We are thankful to be a part of your neighborhood, and we appreciate the trust you put in us as your financial partner.

Security Information


Warning: Scammers and Relief Checks

The United States Treasury Department could start issuing relief checks to American families as soon as next month.

As we wait for word on how this will all work – we have a warning. Scammers are already using the relief money to find new ways to trick you into giving it to them.

If you receive a text, e-mail or even a phone call from someone claiming to be from the government with a check for you. BEWARE.

People are already reporting this. These fake messages will claim to be able to deposit $1,000 or more directly into your bank account and will likely ask for your banking information. Do not, under any circumstance, give away your personal information via text, e-mail, or phone.



Keep You or Your Business Secure during COVID-19

In the past weeks, COVID-19 (“Coronavirus”) has affected nearly every aspect of day-to-day life. To combat the pandemic, businesses have already taken many steps. Most have needed to work toward constant cleanliness and reassure customers through email. The travel industry has offered incentives for customers to keep traveling, while constantly providing updates on the virus. Business emails, news programs, social media and even grocery store small talk cannot avoid the topic. As such, people around the world have given and received information and advice on almost every facet of the virus, from preventative measures and latest cancellations to the status of toilet paper at Costco.

Sometimes it seems as if there is as much misinformation as there is information. While most of us do our best to filter through the advice they find helpful or ludicrous, that general sense of public unease and concern offers an opportunity for scammers to shine.

The Virus of Coronavirus Scams

Scammers are opportunistic. They feed on panic and fear. For instance, scams flourish right after natural disasters (e.g., hurricanes, earthquakes) and scammers will pull on victims’ heart strings to encourage them to donate to a “worthy cause.” In reality, that money does not support victims, but rather the scammers and their network. Scammers command a sense of urgency and panic to extort money from countless individuals.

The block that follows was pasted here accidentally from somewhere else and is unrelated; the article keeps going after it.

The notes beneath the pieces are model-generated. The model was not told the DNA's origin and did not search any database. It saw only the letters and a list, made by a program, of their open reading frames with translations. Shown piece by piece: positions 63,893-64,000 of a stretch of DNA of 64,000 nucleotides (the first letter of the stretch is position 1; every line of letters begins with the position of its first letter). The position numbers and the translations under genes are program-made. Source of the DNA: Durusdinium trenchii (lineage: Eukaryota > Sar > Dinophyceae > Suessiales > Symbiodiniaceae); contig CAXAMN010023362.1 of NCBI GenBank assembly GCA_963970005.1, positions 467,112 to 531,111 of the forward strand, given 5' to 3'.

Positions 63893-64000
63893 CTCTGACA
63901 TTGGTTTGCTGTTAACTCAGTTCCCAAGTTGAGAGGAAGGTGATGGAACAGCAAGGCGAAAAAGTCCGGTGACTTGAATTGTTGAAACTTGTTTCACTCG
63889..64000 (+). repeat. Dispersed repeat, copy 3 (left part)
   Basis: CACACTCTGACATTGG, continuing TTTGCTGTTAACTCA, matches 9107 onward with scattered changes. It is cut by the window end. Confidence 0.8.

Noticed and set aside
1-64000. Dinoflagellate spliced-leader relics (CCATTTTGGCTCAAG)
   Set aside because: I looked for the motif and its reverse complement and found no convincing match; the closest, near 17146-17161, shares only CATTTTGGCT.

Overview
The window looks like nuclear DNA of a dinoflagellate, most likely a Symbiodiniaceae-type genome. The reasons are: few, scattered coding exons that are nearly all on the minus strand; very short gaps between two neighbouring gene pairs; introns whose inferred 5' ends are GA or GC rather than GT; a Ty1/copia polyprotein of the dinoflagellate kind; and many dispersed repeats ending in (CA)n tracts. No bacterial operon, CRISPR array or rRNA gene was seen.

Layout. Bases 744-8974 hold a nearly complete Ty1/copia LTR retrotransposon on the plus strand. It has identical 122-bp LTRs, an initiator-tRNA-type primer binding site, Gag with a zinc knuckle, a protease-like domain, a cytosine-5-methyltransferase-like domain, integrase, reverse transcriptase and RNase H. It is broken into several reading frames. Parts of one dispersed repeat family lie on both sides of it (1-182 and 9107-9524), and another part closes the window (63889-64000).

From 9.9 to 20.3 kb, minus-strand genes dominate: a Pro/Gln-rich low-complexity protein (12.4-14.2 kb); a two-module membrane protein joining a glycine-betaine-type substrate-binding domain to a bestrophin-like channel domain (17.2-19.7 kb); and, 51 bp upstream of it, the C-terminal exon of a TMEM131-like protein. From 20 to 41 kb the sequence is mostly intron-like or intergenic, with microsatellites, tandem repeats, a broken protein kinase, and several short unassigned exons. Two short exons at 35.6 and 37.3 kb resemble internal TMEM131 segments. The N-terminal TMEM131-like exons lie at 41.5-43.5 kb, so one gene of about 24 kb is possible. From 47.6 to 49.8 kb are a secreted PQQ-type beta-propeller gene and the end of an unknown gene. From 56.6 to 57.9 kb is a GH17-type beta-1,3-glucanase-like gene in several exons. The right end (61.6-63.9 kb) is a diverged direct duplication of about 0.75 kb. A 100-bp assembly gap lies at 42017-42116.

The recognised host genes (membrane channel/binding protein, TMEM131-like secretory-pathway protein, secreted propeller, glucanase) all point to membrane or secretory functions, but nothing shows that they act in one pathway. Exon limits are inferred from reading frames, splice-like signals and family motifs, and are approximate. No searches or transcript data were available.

Common COVID-19 Cons

Scammers host an arsenal of fraud tactics during times like these, but here are a few common cons that you should be aware of:

  • Fraudsters might claim a relative or friend is stuck in a foreign country and can only get home if one immediately wires funds to a random bank account. According to the fraudulent claim, without those funds the person will be incarcerated in a foreign prison.
  • Similarly, another common scam supposedly places victims on a list “leading to incarceration,” e.g. a bogus FBI or IRS list. It should come as no surprise that paying fees will get that victim off the list. Financial crime experts could fill libraries with scams they have encountered and victims that have been harmed.
  • In addition, there are likely shell companies already created with agents telling potential victims that they are working to find a virus cure and are just waiting on FDA approval or something similar that sounds “official.” They claim that a person can get in on the ground floor and invest with these companies. From there, the company would send some restricted stock to make the person wealthy. Really, they are probably orchestrating a Ponzi scheme or boiler room and perpetrating fraud
  • Fraudsters might utilize popular brands to send alerts or emails to individuals. These emails will include links and logos that will look legitimate, encouraging you to enter in personal information such as usernames and passwords. In reality, this screen is allowing fraudsters to collect this information.

Two Rivers Bank & Trust - Copyright © 2017 - All rights reserved.
Investment and Insurance Products: Are Not insured by the FDIC or any other federal government agency; Are Not deposits of or guaranteed by the Bank or any Bank Affiliate; May lose value